As mentioned earlier, my sets of skirts and shirtwaists all just need hemming and a couple more buttonholes. I forgot about the ones on the cuffs. They’re all collecting on my door. Same with my burgundy ‘teens dresses but I’m liking one more than the other so that may win out as getting finished earlier. And since I can wear my Purple Floral Voile bustle in a fashion show in January, I need to finish that one up. I think it just needs its lavender bows on the sides and hemmed (as usual).
I actually started a new project about a month ago, in hopes of having it done for the Riverside Dickens Festival in Feb next year for the fashion show, and possibly wear to the Port Townsend Victorian Festival at the end of March. I’ve been wanting to make an Arsenic Green Dress and hadn’t come across any green fabric that would do it justice, but finally did. It’s a dark Kelly-green Bengaline, a perfect color and weight for it.
And then I started doing my favorite part: digging around on the internet for information on the history of these “killer” dresses, as they were killers. The arsenic used to create this vivid green color started back in Germany in 1814. It infiltrated everything, down to paint, wall paper, and ladies clothing. Unfortunately, it would leech into a lady’s skin and was poisonous. It also affected those painting with it. The color was still being used as late as 1895 when the truth came out about it. There are existing samples of the wall paper and some dresses, and they are still treated as being deadly.
These are a few of the known extant dresses held in museums containing arsenic in them. Those handling them have to wear gloves and masks even after all these years.
After looking through a few photos of a couple of the extant dresses, I decided I liked the 1872’s ones and am going to try making this one.
The dress is not displayed with the proper hoop/bustle under it, so the skirt is too big. It should look like these; flatter in front, fuller in back. I don’t have a correct one so I’ll be wearing a small hoop with a bum pad on the back.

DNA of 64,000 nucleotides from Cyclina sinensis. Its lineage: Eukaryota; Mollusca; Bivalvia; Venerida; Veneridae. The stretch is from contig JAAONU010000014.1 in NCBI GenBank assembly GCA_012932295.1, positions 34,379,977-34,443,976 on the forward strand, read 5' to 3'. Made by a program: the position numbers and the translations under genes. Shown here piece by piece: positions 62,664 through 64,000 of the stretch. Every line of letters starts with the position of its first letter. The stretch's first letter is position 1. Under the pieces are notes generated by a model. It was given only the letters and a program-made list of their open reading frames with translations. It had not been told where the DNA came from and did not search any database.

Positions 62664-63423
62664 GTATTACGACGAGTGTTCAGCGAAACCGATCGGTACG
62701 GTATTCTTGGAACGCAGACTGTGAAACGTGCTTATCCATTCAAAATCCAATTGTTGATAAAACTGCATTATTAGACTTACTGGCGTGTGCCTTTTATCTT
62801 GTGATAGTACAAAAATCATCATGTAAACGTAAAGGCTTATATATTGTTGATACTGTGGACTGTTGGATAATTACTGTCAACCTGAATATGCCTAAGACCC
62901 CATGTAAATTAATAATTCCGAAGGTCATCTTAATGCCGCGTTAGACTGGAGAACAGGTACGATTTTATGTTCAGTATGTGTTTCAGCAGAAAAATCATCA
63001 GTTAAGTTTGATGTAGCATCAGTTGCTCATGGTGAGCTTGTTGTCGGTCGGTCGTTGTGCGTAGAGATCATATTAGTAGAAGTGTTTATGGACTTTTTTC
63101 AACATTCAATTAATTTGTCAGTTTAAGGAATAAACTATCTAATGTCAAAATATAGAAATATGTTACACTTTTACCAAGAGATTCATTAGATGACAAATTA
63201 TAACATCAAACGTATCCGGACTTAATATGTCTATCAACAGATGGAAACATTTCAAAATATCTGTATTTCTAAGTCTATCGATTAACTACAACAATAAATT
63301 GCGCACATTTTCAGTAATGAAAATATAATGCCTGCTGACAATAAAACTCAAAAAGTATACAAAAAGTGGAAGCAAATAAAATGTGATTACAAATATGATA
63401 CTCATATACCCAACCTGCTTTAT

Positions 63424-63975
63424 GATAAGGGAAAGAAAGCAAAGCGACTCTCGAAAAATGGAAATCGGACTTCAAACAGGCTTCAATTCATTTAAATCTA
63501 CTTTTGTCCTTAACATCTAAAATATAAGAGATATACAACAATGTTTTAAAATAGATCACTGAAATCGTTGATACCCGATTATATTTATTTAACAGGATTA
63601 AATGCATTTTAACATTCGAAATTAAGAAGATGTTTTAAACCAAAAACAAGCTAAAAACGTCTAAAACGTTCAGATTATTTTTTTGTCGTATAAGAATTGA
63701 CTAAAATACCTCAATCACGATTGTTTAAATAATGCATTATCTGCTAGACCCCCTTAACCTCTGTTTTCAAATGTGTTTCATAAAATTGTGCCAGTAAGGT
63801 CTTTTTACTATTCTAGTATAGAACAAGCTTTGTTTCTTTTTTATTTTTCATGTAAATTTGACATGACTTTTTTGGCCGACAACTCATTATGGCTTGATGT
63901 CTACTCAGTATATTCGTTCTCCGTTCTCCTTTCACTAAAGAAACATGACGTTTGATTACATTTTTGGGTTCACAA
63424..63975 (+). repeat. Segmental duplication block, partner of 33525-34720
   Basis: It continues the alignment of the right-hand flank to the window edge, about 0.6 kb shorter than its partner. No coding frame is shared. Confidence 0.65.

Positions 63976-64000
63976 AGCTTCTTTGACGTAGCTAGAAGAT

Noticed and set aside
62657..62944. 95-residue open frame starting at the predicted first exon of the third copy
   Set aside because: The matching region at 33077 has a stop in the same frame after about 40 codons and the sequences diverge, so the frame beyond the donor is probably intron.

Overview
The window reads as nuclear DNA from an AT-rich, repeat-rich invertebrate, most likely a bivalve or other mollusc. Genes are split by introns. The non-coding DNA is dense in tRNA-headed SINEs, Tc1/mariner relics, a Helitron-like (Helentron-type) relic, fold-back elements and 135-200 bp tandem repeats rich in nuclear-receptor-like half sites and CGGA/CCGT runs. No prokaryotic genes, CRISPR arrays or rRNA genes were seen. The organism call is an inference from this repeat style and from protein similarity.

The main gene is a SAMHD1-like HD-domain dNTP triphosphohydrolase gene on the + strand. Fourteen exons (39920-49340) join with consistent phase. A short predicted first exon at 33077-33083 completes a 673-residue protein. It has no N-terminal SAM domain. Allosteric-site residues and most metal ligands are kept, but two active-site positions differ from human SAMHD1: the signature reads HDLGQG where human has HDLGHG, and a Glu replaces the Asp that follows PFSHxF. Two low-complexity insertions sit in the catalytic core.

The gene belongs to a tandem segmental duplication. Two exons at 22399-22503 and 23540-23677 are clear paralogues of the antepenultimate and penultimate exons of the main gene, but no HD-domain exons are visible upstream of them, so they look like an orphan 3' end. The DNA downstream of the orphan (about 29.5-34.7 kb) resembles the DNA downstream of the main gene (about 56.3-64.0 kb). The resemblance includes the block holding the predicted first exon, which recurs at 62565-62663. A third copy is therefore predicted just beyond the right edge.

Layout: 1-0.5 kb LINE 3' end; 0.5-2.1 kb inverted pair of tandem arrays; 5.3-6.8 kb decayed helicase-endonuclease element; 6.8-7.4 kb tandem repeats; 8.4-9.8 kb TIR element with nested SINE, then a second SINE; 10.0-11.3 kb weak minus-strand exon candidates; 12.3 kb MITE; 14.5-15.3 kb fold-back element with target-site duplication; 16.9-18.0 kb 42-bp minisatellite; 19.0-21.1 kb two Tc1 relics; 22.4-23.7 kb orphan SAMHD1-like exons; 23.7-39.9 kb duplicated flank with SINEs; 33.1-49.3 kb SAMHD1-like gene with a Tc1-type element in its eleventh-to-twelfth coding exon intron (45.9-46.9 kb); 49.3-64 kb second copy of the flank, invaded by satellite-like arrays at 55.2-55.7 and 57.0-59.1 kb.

I found a couple ads showing some beautiful bodices of this date, along with the hoop/bustle worn under the skirts. They also showed skirt shapes, sleeve trims, and hats being worn then. I’m still working on my hat plan.
This Truly Victorian pattern #TV 403 would work well for my bodice, although while making my mock-up, I removed the lapels and won’t be turning up the bottom of the peplum. I still need to find my contrast fabric for the center piece. And I need to hunt around for some fringe for it.
I’m making the skirt with just panels of fabric but the overskirt will need a pattern. Heather from Truly Victorian told me she’s been playing with a pattern for one and this has encouraged her to make it, and I hope its soon but overskirts go together a little quicker.
And this is what I’ve done on it so far. Impressive, right? At least it looks Christmasy.
And speaking of Christmas; the other day I got an inspiration for next year after decorating our new house with lights. We had one night where a group of judges go through the neighborhood and give out award signs for various themes. (Nope, didn’t win). I noticed a lot of my neighbors would sit out in their driveways and offer wine, champagne, and hot chocolate. Yes, they bribe! One had an elf, and that has inspired me to make a Santa suit for myself and next year sit out there and hand out my homemade caramels. Right now is the perfect time to buy the pattern and fabric, so off to JoAnns I went. The Simplicity 2542 pattern was on sale, as was the red faux-suede and white fleece. I want to make the long Santa coat for myself and add some feminine touches to it. I fell in love with the little reindeer pin and will wear it on the neckline. It should be warm to wear outside, and look like a vintage Santa. No beard, I’ll be a Mrs. Santa. I may even be able to wear it to a couple other places, maybe shopping? This project will be sometime next year, maybe when I’m not so busy. Hahah!